The head of stethoscope was placed over the pulse in the brachial artery, proximal and medial to the cubital fossa, which was positioned at the level of the heart, the head of the stethoscope being about 2 centimetres below the bottom edge of the cuff. We used the 1st and 5th phases of the Korotkoff sounds to define systolic and diastolic pressures, respectively. We took care to deflate the cuff slowly, at a rate of 2 millimetres of mercury per second.
Each child in the SHARP study had his/her BP measured every 6 months from February 2005 to June 2007, their ages ranging from 11 to 14 years during this period .
For each gender, the specific centile curves of systolic and/or diastolic BP derived from our study were constructed by fitting a third-order polynomial model of BP on age and height using multiple regression analysis.
Subjects in the study were divided into normotensive (10th-90th percentile), prehypertensive (91st-95th percentile) and hypertensive(> 95th percentile) phenotypes defined by the age-, gender-and height-specific reference standards as presented in the 2004 Working Group charts. In fact, BP is known to be related to age, gender and height in adolescents [7,13,14].
The distribution curves of systolic and diastolic BP - derived from the SHARP study, corrected by the 50th percentile of height, and divided by gender - are shown in Figures Figures1,1, ,2,2, ,33 and and44.
Mean systolic BP values (50th centile) for males were 111, 112, 114, 115 mmHg at 11, 12, 13, and 14 years, respectively.
Hypertensive male subjects for systolic BP, i.e. those having a persistent systolic BP over the 95th centile, were boys whose BP was major than 127, 129, 130, 135 mmHg at 11, 12, 13, and 14 years, respectively.
Mean diastolic BP values (50th centile) for males were 69, 66, 64, 65 mmHg at 11, 12, 13, and 14 years, respectively.
Hypertensive male subjects for diastolic BP (diastolic BP over the 95th centile) were those whose BP was major than 82, 79, 77, 78 mmHg at 11, 12, 13, and 14 years, respectively.
Mean systolic BP values (50th centile) for females, i.e. those having a persistent systolic BP over the 95th centile, were girls whose BP was major than 110, 112, 112, 110 mmHg at 11, 12, 13, and 14 years, respectively.
Hypertensive female subjects for systolic BP (diastolic BP over the 95th centile) were those whose BP was major than 128, 130, 130, 127 at 11, 12, 13, and 14 years, respectively.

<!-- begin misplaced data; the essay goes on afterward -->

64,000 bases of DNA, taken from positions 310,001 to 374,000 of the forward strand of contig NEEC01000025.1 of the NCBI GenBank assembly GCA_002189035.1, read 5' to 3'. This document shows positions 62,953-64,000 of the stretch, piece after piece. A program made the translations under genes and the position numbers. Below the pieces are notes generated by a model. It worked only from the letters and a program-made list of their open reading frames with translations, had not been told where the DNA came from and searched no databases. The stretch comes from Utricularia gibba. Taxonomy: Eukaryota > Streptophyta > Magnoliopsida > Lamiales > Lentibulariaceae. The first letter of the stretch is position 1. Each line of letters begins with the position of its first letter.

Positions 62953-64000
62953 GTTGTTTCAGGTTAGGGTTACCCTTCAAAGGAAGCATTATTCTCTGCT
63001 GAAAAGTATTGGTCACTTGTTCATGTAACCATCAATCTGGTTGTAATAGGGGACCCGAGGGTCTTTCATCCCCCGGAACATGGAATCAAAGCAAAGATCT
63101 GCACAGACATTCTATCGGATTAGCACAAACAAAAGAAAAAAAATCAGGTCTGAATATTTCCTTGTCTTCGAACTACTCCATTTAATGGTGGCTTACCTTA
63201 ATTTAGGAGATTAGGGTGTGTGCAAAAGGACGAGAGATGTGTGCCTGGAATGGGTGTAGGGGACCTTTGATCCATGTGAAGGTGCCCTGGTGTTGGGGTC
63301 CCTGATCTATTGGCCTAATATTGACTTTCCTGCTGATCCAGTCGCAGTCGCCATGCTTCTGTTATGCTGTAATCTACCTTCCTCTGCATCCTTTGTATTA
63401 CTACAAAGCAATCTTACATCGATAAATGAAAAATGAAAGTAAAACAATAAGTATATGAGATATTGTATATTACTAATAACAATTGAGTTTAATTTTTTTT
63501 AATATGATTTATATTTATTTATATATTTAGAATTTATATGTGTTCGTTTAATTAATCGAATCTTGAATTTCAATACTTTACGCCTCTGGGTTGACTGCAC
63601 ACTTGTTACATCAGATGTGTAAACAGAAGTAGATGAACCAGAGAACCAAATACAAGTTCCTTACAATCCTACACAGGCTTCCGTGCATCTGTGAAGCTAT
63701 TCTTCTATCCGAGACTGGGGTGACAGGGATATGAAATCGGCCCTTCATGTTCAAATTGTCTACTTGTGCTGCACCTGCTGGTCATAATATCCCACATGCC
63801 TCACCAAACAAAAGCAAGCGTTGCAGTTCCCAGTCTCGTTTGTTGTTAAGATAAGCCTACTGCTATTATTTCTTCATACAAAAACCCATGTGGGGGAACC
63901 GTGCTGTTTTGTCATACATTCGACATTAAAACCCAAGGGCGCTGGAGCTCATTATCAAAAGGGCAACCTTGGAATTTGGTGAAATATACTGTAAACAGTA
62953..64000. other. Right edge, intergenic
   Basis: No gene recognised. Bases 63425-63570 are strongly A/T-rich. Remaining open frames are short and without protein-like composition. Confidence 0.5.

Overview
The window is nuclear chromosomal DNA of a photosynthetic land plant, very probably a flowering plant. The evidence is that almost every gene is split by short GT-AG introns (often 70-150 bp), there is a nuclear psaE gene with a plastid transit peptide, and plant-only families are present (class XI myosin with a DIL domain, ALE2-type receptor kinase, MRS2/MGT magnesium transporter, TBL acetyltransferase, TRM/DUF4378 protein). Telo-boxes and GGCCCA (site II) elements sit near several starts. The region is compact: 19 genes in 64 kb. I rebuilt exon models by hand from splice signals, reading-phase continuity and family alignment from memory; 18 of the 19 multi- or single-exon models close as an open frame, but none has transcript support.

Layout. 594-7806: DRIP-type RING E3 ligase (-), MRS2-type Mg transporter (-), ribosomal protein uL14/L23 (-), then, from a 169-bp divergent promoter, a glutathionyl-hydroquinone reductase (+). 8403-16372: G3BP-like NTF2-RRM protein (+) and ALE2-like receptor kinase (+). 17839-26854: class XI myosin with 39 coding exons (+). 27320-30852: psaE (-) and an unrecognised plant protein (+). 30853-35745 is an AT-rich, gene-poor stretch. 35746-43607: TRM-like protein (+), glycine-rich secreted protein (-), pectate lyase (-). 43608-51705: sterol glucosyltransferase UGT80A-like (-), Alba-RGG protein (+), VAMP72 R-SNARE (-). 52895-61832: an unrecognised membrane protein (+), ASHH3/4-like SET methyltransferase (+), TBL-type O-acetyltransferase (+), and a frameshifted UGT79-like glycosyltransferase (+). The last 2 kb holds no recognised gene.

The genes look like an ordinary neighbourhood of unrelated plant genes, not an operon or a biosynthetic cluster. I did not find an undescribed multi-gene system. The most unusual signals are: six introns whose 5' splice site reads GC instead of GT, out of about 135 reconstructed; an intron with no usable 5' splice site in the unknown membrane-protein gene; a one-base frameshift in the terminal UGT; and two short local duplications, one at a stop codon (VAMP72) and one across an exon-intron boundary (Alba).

Mean diastolic BP values (50th centile) for females were 67, 66, 66, 65 mmHg at 11, 12, 13, and 14 years, respectively.
Hypertensive female subjects for diastolic BP (diastolic BP over the 95th centile) were those whose BP was major than 80, 80, 79, 78 mmHg at 11, 12, 13, and 14 years, respectively.
Statistically significant differences in BP values between genders are absent at 11-12 years (p = ns) and occur later.
It has been reported that despite the availability of charts and electronic programs for normal and abnormal BPs, paediatric clinicians still may find it difficult to integrate such facilities into their routine work flows, thus underestimating the real prevalence of paediatric HTN .
Until now, there have been few studies of the distribution of BPs in a Southern European population of children and adolescents. Indeed, to our knowledge, the SHARP study was the first longitudinal screening of the same subjects performed in Southern Europe, and certainly the first in Italy . Its findings show the need to use population-specific charts when screening for HTN in childhood, and confirm that the tables prepared by the Task Force established in the United States of America overestimate the prevalence of HTN in Italian children .
The tables provided by Menghetti et al. in 1999 represented the first important attempt to provide Italian national BP nomograms for children. These standards were prepared using the data available from 21 studies conducted in Italy from 1988 throughout 1994. The use of those age, height and sex-adjusted Italian charts reduces the prevalence of hypertensive children in Sardinia if compared with the numbers derived using the tables prepared in the United States of America . This commendable attempt, however, was less than perfect due to some methodological differences in the form of screening among the various studies, for example the use of isolated versus repeated measurements of BP, a not very homogeneous distribution of the subjects studied, most coming from Middle and Northern Italy, and the long period from the survey.
Our Sardinian study emphasizes the need to integrate these standards with more up-to-date and representative reports on Italian children, as it has been done in the United States of America since 1987, to increase the number of subjects to be checked, and so to obtain better national coverage in order to represent more completely all geographic, socio-economic, and ethnic aspects of the population of our country [8,10].